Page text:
The pattern pieces (click here). Be sure to assemble the band piece by overlapping the two pieces and taping as indicated on the pattern pieces.
2 pieces of coordinating fabric, ½ yard each or a fat quarter will work
42 inches bias tape. I used extra wide for this tutorial, but if you prefer narrow, that also works
Something to use to cut - either shears or rotary cutter
A sewing machine
1: Press your fabric! Particularly if you are using a fat quarter as they are often quite creased from being folded.
2. Cut out your pieces. You will need one top piece and one band (cut on the fold) out of each coordinating fabric. If you are using fat quarters, fold in half and cut the band first, then unfold to cut the top. As you are cutting, be sure to notch or mark the center front and back of the top and center front of the band at the upper (curved) edge. If you are using a cutting machine to cut your pieces, you will need a 12x24 inch mat, as this will cut out single layer.
3. Right sides together, match up the center front of the top with the center front of the band and pin.
4. Going around the top, pin the band in place right sides together along the round edge. Sew with a 1/4 inch seam allowance all around the curved edge of the cap. Leave the bottom edge unsewn. Your band should match fairly closely, but as you are matching up curved edges, you may have to ease the top piece slightly into the band. Don’t worry about basting stitches or anything - it’s not that much. When you stitch this at your machine, be sure that the top is down against the feed dogs as your sew, and hold your work taught as it stitches. This will allow the feed dogs to ease in the top as needed.
5. Press your seam down toward the band. This is much easier if you have a pressing ham!
6. Now repeat steps 3-5 with your other coordinating fabric.
You should have 2 little caps!
7. Fold one wrong side out and the other right side out and nest them right sides together.
8. PIn and stitch the two layers together along the back edge of the cap, matching the center back and the seams.
9. Press the seam open, then nest the two layers WRONG sides together, folding at your newly pressed seam. Now Press the seam flat, making sure your fabric isn’t rolling to one side or the other.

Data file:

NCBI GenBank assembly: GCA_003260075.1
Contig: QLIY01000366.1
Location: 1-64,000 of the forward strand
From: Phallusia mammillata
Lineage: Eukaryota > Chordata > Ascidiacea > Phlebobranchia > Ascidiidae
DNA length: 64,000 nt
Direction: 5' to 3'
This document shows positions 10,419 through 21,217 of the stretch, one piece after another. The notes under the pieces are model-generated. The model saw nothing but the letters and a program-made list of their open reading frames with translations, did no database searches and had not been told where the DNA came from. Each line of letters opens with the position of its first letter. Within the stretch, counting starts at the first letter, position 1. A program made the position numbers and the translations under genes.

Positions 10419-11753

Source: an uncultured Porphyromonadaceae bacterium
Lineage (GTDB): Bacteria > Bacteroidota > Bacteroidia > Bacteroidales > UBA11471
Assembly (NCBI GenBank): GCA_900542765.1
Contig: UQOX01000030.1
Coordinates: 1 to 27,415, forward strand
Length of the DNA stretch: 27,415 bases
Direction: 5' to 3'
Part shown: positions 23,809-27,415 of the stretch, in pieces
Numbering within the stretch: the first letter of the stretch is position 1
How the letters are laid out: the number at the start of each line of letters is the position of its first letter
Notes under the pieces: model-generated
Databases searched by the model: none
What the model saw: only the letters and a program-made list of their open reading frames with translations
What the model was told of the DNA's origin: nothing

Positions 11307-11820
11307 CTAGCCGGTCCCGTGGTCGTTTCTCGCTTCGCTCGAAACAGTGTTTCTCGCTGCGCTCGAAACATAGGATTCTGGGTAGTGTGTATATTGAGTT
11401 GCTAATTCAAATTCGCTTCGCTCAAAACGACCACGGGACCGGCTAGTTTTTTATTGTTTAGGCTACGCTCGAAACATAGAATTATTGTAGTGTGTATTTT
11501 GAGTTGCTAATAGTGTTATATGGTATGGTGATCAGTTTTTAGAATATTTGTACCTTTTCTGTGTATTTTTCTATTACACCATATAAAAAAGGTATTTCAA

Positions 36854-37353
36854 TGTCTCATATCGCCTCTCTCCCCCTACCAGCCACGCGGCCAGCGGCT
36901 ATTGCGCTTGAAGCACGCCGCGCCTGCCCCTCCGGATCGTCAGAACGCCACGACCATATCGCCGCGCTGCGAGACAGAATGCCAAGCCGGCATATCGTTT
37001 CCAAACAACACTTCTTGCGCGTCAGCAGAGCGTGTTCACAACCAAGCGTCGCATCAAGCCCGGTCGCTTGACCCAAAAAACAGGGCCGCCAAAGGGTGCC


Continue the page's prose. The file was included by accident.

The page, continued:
Now it’s starting to look like a cap! My finger is indicating your back seam. You still should have raw edges along the lower border of the cap. Let’s take care of that, as well as making ties all in one step.
10. Make sure that the raw edges of your cap are aligned and place a pin at center front of the band. Get your bias tape and if you haven’t already, cut a 42 inch long piece and fold it in half to determine the center.
11. Matching the center of your tape with your center front pin, wrap the tape around the raw edges of your cap. You want to stick it in as far as you can, aligning the cut edge with the fold inside the tape. Pin the tape in place all around the cap. (Note: If you are a bias tape pro, you can do this without all the pinning. Your ties will be 10 inches long, so just stitch up the 10 inch ties first, and insert the cap at the point, and then stitch around, adding the second 10 inch tie at the end.)
12. Start stitching at one end of your bias tape. If you notice in the above picture, one side of the bias tape is less wide than the other. This is done intentionally at the factory to make it easier to apply. Be sure you are stitching with the “shorter” side up so that when you get to the cap section, you will be confident you are stitching through all the layers, since the bottom side hangs farther over. Stitch all the way down the edge of your first tie, around your cap and along the edge of the other tie, all the way to the end in one pass.
I like to use a 3 step zigzag stitch for this - I just like the way it looks - but you can choose any stitch you prefer. Some machines have interesting decorative stitches and this would be a great place to use them! Have fun!
13. Finish the end of your bias tape ties by either narrowly hemming them, or zigzag stitching across the ends and trimming off any excess. I find hemming a bit bulky, so I go the zigzag route. You could also add a knot at the end, or even a decorative bead.
Look at that! You’re done! Now you’re the most stylish in the OR! I added some embroidery to mine, and if you are interested in embellishing your cap in some way, do so before you assemble the pieces. It’s much easier to embellish flat fabric!
ETA: Several of y'all have asked about making these caps in a single layer, which is a great way to conserve fabric and make them faster! My friend Kristine made a great video showing us all how to easily convert the pattern to a single layer. Even if you are doing a double layer cap, she has some great tips for sewing the pattern in general! Check out her video here!
To download the pattern pieces, and a pdf of the instructions, click below!
And just for kicks (and so I could play with my new Cricut Maker), I also created an SVG file for those of you who have cutting machines that can handle unbonded fabric. You can download the SVG here. If you need to resize, the band should measure 4.324in x 22.648in, and the top should measure 6.758in x 10.408in.
Note: the svg file will not open in your browser, so if you click on it, you will get a plain black screen and it looks like it doesn't work. You will need to right click on the link and download the file, then upload the svg file into your cutter software.